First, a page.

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The Impresario of Smut


The Porcelain TwinZ, peacocking between sets.  

Over the past 22 months, as he’s refined his idea of what plays at The Box, Hammerstein’s taste seems to have narrowed and grown more extreme. If he likes a performer, sometimes he’ll try right there and then to fine-tune the act so it feels more appropriate for The Box. KENiMATTix are a pair of male gymnasts who performed their hand-balancing act at The Box on a nightly basis for about six months. “First Simon asked if he could oil us up, make us look shinier,” Ken Berkeley says. “We explained to him that we’re hand-balancers. We need to be able to have continuous contact with each other; oil just wouldn’t work. So he asked if we could do the act naked. Because of what the act is, that wouldn’t work either. So he suggested costumage, starting with a jockstrap.” (Hammerstein insists that if made, the suggestions were in jest.)

Before she came to The Box, an artist named Narcissister had been performing at burlesque clubs around the city, doing an act in which she emerged from a giant Russian nesting doll and then birthed several small dolls from her own body. One afternoon at rehearsal she showed this to Hammerstein, and they started discussing how to alter the act for The Box. “Simon told me that the smaller dolls don’t read because The Box is such a big venue—the people in the back aren’t going to be able to see what they are,” says Narcissister. “He asked me if I can do it with a larger doll. I said, ‘Absolutely not. There’s no way.’ ” But she agreed to experiment and was pleasantly surprised. “I realized that’s a gift that all women have.”

The “panvestite” performer Miss Rose Wood had an awkward first audition. “I had a number that I did that was a tribute to Robert Mapplethorpe, and it involved, at the end, inserting the whip in my rectum. The difficulty was that I’d forgotten my lube. And so it was an unpleasant conclusion. Everyone in the house covered their eyes. Then Simon said to me, ‘So, can you pull a string of Christmas lights out of your ass?’ I said to him, ‘Well, you know, I’m Jewish. And so before the Christmas lights come out, I’ve got to dislodge the menorah.’ ”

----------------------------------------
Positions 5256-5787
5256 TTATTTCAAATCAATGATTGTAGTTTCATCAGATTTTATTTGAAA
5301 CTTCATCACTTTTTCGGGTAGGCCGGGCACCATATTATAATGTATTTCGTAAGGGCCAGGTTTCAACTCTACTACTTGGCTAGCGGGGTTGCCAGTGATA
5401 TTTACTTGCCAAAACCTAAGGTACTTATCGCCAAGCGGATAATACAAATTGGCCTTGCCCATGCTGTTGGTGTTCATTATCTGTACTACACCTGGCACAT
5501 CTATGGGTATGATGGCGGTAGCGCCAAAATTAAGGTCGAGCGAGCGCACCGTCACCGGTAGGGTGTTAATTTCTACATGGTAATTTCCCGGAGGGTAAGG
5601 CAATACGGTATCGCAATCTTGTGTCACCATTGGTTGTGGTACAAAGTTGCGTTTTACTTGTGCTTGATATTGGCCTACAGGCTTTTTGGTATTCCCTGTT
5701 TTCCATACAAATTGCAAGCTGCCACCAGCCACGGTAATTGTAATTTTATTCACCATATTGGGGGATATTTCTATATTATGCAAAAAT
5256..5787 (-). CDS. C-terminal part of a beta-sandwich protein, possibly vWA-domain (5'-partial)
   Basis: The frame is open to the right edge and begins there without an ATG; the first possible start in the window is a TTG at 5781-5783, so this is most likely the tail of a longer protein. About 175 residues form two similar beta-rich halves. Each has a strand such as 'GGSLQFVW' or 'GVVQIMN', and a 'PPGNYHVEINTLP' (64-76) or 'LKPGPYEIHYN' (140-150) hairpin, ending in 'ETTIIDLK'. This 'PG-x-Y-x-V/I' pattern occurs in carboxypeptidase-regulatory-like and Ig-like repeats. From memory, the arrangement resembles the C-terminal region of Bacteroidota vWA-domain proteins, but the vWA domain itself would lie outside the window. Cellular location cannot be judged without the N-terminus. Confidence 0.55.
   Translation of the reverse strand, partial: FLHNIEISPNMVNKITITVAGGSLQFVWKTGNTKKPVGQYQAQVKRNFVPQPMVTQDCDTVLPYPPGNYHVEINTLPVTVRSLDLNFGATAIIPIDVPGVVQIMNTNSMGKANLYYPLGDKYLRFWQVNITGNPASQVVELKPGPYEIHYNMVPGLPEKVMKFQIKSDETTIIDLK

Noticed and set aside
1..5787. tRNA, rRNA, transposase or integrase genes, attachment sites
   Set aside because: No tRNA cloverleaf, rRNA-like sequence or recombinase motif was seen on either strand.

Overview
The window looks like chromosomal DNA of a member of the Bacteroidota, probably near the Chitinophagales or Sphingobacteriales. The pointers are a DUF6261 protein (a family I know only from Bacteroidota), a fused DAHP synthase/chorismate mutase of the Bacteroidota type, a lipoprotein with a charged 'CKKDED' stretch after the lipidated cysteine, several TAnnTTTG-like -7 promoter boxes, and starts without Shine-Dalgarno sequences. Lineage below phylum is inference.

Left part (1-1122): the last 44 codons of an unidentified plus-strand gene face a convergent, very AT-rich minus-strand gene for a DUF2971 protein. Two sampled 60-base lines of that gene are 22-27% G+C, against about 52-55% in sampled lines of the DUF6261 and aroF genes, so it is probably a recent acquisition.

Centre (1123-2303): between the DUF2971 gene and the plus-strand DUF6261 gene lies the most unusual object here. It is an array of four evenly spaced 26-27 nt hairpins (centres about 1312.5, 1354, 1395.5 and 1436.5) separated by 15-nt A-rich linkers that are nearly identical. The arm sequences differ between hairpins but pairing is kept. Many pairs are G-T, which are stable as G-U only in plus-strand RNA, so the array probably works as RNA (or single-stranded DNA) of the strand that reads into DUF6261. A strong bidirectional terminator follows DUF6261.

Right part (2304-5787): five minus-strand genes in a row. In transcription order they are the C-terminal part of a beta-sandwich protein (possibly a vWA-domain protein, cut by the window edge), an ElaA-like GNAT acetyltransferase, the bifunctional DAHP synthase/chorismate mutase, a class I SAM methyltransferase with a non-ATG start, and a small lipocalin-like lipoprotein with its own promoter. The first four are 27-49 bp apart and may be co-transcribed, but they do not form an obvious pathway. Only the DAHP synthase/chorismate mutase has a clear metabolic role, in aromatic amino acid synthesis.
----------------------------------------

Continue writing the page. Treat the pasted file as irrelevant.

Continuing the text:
“They have a very good eye,” says Rose of Hammerstein and Kimmel. “They’ve certainly helped me with a number of my acts. A lot of people going in don’t want to take direction. To which I usually say, ‘Look, if you go to audition for a Broadway show, you don’t get the part and then tell them what you’re going to do. You work with the director. You know, you’re offering to be part of a show, not to do whatever you want.’”

“When we first started,” Hammerstein remembers, “I said, ‘There’s no way we can do this. People are going to be horrified.’ ”

Hammerstein’s instincts range from the genius-tasteless (like when he said at rehearsal, “What we need is a woman who can sing with her vagina,” and an aerialist named Marsha nominated her services—they named her Queen Laqueefa) to the truly offensive. There was the time, according to witnesses, when he asked the trio the Harlem James Gang to perform in blackface. And when he asked a member of a music group to perform a skit with a dildo stuffed in her mouth. (Hammerstein denies both these accounts.)

The Porcelain TwinZ, who describe themselves as “world-famous performers and the pioneers of fetish-burlesque,” have said their audition was “one the most insulting experiences we have ever had to endure.” The twins, Heather and Amber, had whirled and twirled on cold alloy in strip clubs on the West Coast and elsewhere for the better part of a decade, and they were insulted that Hammerstein asked them to alter their act. “They wanted us to cut pretty much the whole art of our show and just leave the cum shot—you know, the finale,” Heather says.

The TwinZ clashed with Hammerstein from the beginning. It wasn’t just that he wanted them to cut their twelve-minute act down to four—it was, they claim (and he denies), that Hammerstein interrupted their first audition halfway through and asked them if they could play with each other. The TwinZ, who say that they were feeling vulnerable and feared they would be dismissed otherwise, requested that a stagehand find them a glass dildo. “We had a smoking-fetish show,” continues Amber. “It involved toys, but it was always just simulated contact. Simon was like, ‘Can you do it for real?’ ”

One afternoon a few weeks ago, I sit with Hammerstein in the mezzanine of The Box. Onstage down below, two female performers—former Penthouse Pet Justine Joli and Marsha, the aerialist—are rehearsing a new skit, a spoof Bert-and-Ernie pizza-delivery porno act. Justine pantomimes knocking on an imaginary door. Marsha answers, and before you know it, Justine is on her knees simulating oral sex. Hammerstein yells down to them. “Excuse me, ladies. Are you combining ideas like we discussed?”

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